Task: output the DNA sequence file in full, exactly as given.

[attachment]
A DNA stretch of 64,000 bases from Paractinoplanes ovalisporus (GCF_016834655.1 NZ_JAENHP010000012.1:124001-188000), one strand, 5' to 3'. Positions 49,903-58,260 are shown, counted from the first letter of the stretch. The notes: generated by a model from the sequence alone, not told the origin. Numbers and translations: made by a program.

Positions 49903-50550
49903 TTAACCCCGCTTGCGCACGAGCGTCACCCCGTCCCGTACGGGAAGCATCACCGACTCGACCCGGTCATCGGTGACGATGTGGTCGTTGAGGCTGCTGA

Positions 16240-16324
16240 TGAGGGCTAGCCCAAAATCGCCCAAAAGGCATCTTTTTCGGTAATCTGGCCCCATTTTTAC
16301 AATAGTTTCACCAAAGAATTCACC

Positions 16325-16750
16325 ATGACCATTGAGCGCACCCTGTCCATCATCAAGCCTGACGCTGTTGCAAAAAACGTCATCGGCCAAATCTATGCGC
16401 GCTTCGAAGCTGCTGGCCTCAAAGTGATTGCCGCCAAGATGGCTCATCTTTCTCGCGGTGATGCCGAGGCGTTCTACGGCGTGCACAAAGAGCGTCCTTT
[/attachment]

A DNA stretch of 64,000 bases from Paractinoplanes ovalisporus (GCF_016834655.1 NZ_JAENHP010000012.1:124001-188000), one strand, 5' to 3'. Positions 49,903-58,260 are shown, counted from the first letter of the stretch. The notes: generated by a model from the sequence alone, not told the origin. Numbers and translations: made by a program.

Positions 49903-50550
49903 TTAACCCCGCTTGCGCACGAGCGTCACCCCGTCCCGTACGGGAAGCATCACCGACTCGACCCGGTCATCGGTGACGATGTGGTCGTTGAGGCTGCTGA

Positions 16240-16324
16240 TGAGGGCTAGCCCAAAATCGCCCAAAAGGCATCTTTTTCGGTAATCTGGCCCCATTTTTAC
16301 AATAGTTTCACCAAAGAATTCACC

Positions 16325-16750
16325 ATGACCATTGAGCGCACCCTGTCCATCATCAAGCCTGACGCTGTTGCAAAAAACGTCATCGGCCAAATCTATGCGC
16401 GCTTCGAAGCTGCTGGCCTCAAAGTGATTGCCGCCAAGATGGCTCATCTTTCTCGCGGTGATGCCGAGGCGTTCTACGGCGTGCACAAAGAGCGTCCTTT